So, I was not meant to be a blogger.
It is 4 years after the trip. But I still have great memories. This was the only city in which we stayed in a hotel because we were only going to be there 2 days. We stayed near the Porta Nuova train station to make getting to Rome next easier.
Turin has a terrible reputation with travelers, so I was very pleasantly surprised when we got there. The bus we took from the airport drove through some neighborhoods that would uphold the impression that Turin is an industrial city that is not very appealing. But once we got to the city center, things changed. The downtown area has an architectural style that seems almost French which makes sense since half the Savoy dukes' holdings were in France. The center of the city is very walkable and we even did a very nice walk along the Po. I loved the covered sidewalks, but you had to be careful because it wasn't always obvious that you were crossing a side street. The walk along the Po was through Parco del Valinetino which was lovely, and on the far side there is a much smaller riverwalk type park that hugged the river. The main reason we crossed the river, however, was to go past an artisan chocolate maker, Cioccolato Peyrano, that was outstanding. They have a tiny storefront, but all the chocolate is made on site. We loved wandering around the city. Unfortunately, our day for wandering was a Sunday; the Mole was closed. We did stop in a cafe and had bicerin. If you like coffee and chocolate, I can't recommend this enough.
Our trip began in Turin because I am a Juventino. I support Juventus Football Club. This was the third time I was going to Italy, so I was going to finally go to a match.This was the first season in the new Juventus Stadium which replaced the old Delli Alpi stadium on the same site. Seating only 40,000, it is nearly half the size of the Delli Alpi, but it was built in the English style. The stands go right to the edge of the field with no athletics track around it like the old stadium. The atmosphere and noise generated by the fans in the new stadium is impressive, and I recommend the experience to anyone who even casually follows soccer. They run special matchday trams to and from the stadium which made getting there very easy. What was not easy was finding my ticket. Tickets do not go on sale very long before the match (3 weeks before our trip), so you have to pick them up at the stadium. The people at the ticket kiosks spoke limited English and I spoke limited Italian but I finally found out that it was at the ticket kiosk closest to the entrance I would need to use to enter the stadium which makes perfect sense. I had fortunately arrived 45 minutes before kickoff, so I only missed the first 5 minutes of the match. Anyone who wants to go to a match there, once you know the section you are sitting in, go to the Juventus website and look at the stadium map. Find your section and the entrance closest to it will be the one you need to enter by. That will be where your ticket is waiting.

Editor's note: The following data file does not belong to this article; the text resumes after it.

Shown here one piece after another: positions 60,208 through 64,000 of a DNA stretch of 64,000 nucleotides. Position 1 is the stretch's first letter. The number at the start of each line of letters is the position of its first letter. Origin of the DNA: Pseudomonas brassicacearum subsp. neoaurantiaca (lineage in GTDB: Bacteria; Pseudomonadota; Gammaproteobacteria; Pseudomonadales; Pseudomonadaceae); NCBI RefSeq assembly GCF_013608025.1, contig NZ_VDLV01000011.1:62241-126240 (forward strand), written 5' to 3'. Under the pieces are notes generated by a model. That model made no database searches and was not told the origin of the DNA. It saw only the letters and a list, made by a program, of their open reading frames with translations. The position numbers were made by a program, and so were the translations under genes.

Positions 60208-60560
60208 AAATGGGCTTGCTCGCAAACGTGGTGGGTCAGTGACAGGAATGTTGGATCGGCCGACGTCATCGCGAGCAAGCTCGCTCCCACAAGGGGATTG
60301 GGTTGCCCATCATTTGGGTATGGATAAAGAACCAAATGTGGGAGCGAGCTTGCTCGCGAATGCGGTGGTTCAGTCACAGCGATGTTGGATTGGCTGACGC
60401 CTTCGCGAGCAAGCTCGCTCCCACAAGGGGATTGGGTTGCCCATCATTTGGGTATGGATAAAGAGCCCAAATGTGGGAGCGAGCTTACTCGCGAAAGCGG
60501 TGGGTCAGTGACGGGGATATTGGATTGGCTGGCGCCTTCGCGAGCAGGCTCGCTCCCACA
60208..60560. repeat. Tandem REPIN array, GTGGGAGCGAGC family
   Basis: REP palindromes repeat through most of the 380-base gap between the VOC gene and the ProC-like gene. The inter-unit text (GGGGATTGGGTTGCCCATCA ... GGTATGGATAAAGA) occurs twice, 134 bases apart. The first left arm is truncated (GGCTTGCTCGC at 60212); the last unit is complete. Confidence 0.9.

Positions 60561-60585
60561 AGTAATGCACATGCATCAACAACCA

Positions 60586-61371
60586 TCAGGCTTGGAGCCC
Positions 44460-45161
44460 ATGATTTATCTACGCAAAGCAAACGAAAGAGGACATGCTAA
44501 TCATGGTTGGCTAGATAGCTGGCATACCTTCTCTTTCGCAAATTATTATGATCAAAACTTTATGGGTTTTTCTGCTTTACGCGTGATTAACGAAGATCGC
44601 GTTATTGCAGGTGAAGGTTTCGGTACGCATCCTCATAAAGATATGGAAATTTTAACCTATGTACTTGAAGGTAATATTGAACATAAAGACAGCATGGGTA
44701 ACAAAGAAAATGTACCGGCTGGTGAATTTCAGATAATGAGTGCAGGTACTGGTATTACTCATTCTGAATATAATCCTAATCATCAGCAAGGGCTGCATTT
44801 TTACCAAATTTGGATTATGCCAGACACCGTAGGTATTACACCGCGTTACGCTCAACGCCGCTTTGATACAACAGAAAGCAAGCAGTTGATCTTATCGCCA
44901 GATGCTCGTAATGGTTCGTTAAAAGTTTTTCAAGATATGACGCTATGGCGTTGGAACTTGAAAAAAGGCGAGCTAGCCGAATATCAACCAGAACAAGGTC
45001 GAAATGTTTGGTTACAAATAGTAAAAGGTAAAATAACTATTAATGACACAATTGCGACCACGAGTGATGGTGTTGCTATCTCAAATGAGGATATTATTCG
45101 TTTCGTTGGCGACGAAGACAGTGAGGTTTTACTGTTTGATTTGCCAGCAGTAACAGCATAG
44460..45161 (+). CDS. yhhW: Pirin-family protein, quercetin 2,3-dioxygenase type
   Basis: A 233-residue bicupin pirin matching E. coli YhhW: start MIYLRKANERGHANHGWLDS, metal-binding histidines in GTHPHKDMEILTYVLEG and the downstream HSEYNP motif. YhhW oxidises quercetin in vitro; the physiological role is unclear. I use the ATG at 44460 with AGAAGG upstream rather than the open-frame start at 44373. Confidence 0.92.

Leaving Turin for Rome, we took the Frecciarossa from Turin to Rome. This was my first experience on a TGV train. We had stops in Milan and Florence so it took just over 4 hours. They still run an old night train on the same route that takes 7 1/2 hours. Whenever we are on a train for more than 3 hours, we usually splurge for First Class. It just makes the trip easier. The Frecciarossa or Red Arrow trains were great. The seats were comfortable and I was able to select a 4 seat with a table ahead of time online so our group could share a table. We received a welcome beverage and a newspaper, though we never did figure out how to get the WiFi to work. In the 4 years since then, Italy has expanded its Le Frecce network making intercity travel by train even better.